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Here are some of the products and services we’ve found useful.  If you choose to purchase any of them, please use the links we’ve provided in association with Amazon, which will help us support ongoing development of this site.  If you live outside the US, you will probably be able to find the same or similar products from local suppliers.


The Home Energy Diet book

This book helped inform our thinking on getting the best energy efficiency from our home. It is a very interesting read and offers plenty of practical advice.



Kill-A-Watt meter

This is a great way to measure the power consumption of your home appliances.  You may be surprised by what you find, and be able to save significant amounts of electricity.



SmartStrip intelligent power strip

The SmartStrip is like a normal power strip, except it will turn off all of its outlets automatically when you switch off an appliance connected to its ‘control’ outlet.  It has surge protection too.  Great for getting rid of those phantom loads.



Temperature logger

This handy self-contained device records the temperate at preset intervals.  Simply plug it into your computer’s USB port to download the measurements. We bought two, so that we could track inside and outside temperatures - this helps us track our energy consumption against changing weather conditions.



Remote sensing thermometer

Wouldn’t it be great to be able to see heat leaking out of your home? With a thermal camera, you can. Fluke make a nice one for about $4,500.  If your budget won’t stretch quite that far, try a remote sensing infra-red thermometer for about $50. Just point it at an object, press the button, and you get an instant temperature measurement.  Check out your walls, floors and ceilings to find any cool spots which might indicate an air leak or missing insulation.


The Kintrex IRT0421, sold by Amazon, is a nice model with lots of good reviews.



Radon meter

Though not strictly connected with energy saving, if you live in a granite-rich area like we do, then it is important to ensure that radon levels are within recommended limits.  You can buy radon measuring kits, which you use once and then send to a lab to get your results, or you can use a radon meter, which will monitor radon levels continuously, provide a digital readout and alert you if safety levels are exceeded.  We found this meter extremely useful to determine appropriate ventilation levels for our basement.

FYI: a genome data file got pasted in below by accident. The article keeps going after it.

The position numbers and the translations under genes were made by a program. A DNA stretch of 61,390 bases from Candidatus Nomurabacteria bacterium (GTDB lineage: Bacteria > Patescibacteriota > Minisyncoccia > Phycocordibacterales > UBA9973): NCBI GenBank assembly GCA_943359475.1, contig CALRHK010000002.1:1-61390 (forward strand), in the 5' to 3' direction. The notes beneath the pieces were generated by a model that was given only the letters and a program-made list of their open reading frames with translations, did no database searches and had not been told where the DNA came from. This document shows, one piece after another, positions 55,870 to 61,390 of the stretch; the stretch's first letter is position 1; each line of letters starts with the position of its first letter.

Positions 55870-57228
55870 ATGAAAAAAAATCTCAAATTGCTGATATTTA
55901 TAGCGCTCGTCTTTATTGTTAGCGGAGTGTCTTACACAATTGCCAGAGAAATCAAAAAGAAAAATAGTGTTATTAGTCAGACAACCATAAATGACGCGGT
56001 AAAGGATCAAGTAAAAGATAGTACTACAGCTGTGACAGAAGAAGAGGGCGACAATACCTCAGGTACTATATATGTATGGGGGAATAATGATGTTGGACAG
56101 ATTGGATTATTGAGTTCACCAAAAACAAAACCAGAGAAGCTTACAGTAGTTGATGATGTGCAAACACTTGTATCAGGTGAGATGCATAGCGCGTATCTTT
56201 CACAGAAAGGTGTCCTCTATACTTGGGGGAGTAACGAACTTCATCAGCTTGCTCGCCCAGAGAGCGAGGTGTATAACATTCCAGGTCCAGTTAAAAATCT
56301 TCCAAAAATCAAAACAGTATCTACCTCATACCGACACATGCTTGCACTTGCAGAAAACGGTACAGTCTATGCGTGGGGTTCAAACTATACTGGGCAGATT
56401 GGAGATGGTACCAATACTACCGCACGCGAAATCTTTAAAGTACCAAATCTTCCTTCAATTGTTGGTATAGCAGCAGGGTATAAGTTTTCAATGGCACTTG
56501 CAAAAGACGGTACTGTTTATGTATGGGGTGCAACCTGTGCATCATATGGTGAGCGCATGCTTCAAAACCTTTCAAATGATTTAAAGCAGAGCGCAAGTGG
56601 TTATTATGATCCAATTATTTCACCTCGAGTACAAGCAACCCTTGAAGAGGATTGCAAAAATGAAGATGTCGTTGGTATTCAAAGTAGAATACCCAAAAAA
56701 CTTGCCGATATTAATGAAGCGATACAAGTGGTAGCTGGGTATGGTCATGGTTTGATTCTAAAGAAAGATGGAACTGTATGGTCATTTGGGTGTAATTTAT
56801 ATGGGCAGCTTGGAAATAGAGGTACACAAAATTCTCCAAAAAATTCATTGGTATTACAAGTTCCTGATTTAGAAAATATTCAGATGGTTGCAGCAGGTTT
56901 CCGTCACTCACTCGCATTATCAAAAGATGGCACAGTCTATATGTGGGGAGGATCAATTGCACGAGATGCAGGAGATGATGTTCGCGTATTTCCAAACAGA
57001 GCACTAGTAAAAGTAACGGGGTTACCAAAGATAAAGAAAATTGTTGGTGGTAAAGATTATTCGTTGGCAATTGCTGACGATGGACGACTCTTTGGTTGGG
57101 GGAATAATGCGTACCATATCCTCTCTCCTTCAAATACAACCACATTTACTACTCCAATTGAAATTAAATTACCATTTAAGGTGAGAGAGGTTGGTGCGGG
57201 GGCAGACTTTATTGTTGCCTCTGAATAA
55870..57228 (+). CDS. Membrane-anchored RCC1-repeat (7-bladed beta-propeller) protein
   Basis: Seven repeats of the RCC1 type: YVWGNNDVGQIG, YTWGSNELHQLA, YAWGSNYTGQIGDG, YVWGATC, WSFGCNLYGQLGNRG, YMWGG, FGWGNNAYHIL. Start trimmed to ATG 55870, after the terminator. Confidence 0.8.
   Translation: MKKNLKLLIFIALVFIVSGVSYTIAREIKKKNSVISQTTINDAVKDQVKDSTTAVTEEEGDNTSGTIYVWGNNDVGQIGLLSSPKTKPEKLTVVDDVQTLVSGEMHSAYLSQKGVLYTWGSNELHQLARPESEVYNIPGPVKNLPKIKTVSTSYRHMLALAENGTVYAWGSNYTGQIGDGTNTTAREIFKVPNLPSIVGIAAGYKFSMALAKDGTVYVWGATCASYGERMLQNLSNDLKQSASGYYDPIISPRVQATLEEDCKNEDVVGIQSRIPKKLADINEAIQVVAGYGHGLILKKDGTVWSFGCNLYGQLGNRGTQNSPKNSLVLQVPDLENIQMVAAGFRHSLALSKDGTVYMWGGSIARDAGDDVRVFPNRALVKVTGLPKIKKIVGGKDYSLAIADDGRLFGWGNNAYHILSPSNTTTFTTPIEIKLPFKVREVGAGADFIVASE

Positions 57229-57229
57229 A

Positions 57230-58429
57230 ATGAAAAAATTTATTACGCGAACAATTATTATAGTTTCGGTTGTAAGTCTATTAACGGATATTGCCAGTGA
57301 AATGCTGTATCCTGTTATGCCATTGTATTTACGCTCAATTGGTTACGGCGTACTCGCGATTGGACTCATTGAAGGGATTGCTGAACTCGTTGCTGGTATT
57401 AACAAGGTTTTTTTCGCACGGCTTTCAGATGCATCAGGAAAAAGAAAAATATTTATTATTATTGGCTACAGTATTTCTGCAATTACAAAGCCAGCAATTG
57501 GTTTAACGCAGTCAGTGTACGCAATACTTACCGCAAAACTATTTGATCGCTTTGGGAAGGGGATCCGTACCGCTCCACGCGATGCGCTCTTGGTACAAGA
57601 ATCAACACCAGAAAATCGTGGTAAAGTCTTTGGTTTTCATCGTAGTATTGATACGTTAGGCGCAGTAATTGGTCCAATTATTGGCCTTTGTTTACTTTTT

LED lighting

We used LEDs in our recessed ceiling lights (a direct replacement for a regular screw-in bulb), and also over our front porch. At just 4 watts per lamp, the energy savings add up, and, unlike compact fluorescent lamps, LEDs work well in cold conditions, such as outdoors in winter.  Make sure you get warm white LEDs, many provide a bright but somewhat unpleasant bluish-white light. We got ours from Starry Night Lights.


See LEDs at Starry Night Lights






Night Sky Friendly lighting

Many exterior lights shine much of their light up into the sky. This wastes electricity, raising utility bills, and it also adds glare to the night sky, washing out the view of the milky way and most of the stars for a considerable distance.  Night sky friendly lights shine all of their light downwards, where it is needed, improving visibility and reducing glare. It makes sound sense to use night sky friendly lighting, and your neighbors will thank you too.

Dark sky friendly lights are available from Starry Night Lights.



Mother Earth News magazine

A fascinating magazine with lots of practical suggestions for making use of alternative energy.



Useful links

Maine Solar House - Bill and Debbi Lord’s excellent website describing their solar home (also in Maine)

BuildItSolar - this is a goldmine of energy saving information, with lots of do-it-yourself resources.

Energy Star  - lots of information about saving energy and energy efficient appliances.

Renewable electricity -  change from your electricity utility’s standard offering and sign up for renewable electricity.

Solar insolation maps - find out how much sunlight falls on your location.

Home Power magazine  - full of lots of practical examples of using solar and renewable energy.

Maine Solar Energy Association - upcoming events in Maine and useful links.

Theodore & Theodore Architects - our Maine-based architects did a great job.